Determinants of Student Preferences for Teaching Behaviors in the Ambulatory Setting
The aggregate US response rate to the survey was 82%, while the British response rate was 46%. Among four US schools, response rates varied from 64% to 98%. Significant differences were seen among groups of medical students in their values of ambulatory teaching behaviors, and distinct patterns emerged for gender, race, age, school, and country. Female students valued patient communication behaviors more than male students. Under-represented minority students valued orientation to the practice, patient care responsibility, and comfortable learning environment more than did white and Asian students. Older students valued give-and-take discussion with preceptors more than did younger students. Among the 4 medical schools, Yale students most valued a preceptor who delegated responsibility for patient care and responded to student needs, and least valued a preceptor who asked the student¡¯s probing questions. UMass students most valued patient autonomy. British medical students were less interested in functioning independently and more interested in being observed than the American students, and also placed less value on patient privacy.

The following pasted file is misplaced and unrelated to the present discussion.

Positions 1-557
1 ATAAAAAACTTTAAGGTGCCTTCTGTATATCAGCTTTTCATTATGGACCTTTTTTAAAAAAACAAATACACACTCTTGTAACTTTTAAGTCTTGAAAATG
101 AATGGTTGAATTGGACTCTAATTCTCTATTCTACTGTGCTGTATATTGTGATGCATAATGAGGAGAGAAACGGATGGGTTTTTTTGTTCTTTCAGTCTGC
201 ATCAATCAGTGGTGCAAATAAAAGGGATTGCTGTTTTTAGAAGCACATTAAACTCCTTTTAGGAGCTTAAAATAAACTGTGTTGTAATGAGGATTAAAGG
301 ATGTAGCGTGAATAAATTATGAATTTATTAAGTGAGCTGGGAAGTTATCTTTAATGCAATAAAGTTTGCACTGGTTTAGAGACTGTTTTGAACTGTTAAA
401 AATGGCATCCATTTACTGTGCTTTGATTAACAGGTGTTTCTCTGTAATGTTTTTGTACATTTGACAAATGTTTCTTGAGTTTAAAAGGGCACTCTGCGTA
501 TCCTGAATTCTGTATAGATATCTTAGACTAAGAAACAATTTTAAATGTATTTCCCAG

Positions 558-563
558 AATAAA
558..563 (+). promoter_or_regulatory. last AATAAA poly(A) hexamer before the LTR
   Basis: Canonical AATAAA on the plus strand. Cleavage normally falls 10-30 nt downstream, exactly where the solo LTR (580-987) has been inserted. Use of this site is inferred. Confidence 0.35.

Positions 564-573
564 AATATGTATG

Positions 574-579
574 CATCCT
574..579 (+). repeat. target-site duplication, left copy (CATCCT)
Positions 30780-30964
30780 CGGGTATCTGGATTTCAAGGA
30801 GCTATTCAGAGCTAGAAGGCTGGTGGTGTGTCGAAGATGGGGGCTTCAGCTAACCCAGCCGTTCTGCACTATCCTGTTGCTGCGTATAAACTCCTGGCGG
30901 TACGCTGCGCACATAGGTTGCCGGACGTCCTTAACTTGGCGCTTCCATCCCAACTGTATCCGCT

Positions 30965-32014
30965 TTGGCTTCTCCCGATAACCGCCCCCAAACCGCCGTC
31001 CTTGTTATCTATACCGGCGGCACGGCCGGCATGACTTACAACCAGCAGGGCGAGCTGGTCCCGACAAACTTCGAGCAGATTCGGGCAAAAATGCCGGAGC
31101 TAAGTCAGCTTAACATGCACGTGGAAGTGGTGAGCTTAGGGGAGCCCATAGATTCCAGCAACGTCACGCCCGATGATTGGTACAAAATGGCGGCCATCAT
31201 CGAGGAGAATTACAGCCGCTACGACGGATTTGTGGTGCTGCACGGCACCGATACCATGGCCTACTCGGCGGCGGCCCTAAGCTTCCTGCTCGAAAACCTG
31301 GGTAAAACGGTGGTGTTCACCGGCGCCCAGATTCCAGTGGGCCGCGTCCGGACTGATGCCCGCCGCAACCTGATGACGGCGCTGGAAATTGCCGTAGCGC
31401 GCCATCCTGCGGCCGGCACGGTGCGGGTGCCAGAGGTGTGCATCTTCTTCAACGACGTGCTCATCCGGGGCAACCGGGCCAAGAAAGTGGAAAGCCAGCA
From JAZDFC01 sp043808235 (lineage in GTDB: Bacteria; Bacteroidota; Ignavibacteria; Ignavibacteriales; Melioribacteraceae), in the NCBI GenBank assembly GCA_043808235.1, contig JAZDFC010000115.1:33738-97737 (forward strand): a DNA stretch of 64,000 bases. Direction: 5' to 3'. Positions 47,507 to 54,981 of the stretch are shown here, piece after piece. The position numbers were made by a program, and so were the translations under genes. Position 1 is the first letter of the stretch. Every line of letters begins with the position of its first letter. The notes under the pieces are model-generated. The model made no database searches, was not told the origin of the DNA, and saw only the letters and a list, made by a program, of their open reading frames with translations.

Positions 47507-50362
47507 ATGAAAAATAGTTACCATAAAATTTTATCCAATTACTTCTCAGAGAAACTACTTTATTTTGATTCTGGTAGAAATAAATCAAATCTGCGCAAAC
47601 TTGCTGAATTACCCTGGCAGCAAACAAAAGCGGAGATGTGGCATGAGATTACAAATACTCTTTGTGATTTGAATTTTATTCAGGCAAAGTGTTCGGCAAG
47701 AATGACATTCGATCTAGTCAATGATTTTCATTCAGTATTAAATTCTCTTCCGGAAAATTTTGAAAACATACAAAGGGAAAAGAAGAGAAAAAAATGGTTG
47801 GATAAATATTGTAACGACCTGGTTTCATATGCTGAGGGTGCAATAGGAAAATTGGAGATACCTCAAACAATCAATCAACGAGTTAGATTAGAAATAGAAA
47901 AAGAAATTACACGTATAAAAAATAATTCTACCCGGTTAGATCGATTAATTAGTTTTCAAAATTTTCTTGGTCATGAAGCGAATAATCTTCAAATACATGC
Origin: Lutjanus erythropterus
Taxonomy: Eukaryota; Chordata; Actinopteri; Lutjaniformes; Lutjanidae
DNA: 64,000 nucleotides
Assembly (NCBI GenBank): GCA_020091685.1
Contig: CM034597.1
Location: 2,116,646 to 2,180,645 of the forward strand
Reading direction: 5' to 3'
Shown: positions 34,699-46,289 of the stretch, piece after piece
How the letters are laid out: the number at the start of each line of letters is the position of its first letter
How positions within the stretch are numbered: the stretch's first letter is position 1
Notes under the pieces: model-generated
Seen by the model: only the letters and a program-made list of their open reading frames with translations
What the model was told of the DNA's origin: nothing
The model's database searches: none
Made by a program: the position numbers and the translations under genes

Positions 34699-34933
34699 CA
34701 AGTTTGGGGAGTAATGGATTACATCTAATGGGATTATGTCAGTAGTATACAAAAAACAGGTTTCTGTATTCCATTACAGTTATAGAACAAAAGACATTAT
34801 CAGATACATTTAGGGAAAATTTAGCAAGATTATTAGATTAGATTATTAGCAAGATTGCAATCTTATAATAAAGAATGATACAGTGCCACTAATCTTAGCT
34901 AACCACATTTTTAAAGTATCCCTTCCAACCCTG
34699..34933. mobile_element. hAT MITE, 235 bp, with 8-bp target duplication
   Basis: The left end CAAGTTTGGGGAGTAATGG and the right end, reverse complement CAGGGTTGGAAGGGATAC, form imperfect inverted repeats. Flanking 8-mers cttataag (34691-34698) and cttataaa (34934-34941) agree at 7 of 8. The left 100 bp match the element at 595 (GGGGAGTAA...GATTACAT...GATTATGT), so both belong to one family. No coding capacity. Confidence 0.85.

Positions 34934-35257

Differences among student groups raise important questions about causes and consequences of these discordant values in the ambulatory setting. The variability among medical schools and between countries provides novel evidence for limits in the applicability of single-institution studies, thus suggesting a new methodological standard for the community of medical education researchers.
Advisor:Walter Kernan, M.D.
School Location:USA - Connecticut
Source Type:Master's Thesis
Keywords:massachusetts clinical clerkship teaching methods students medical england education connecticut
Date of Publication:09/08/2008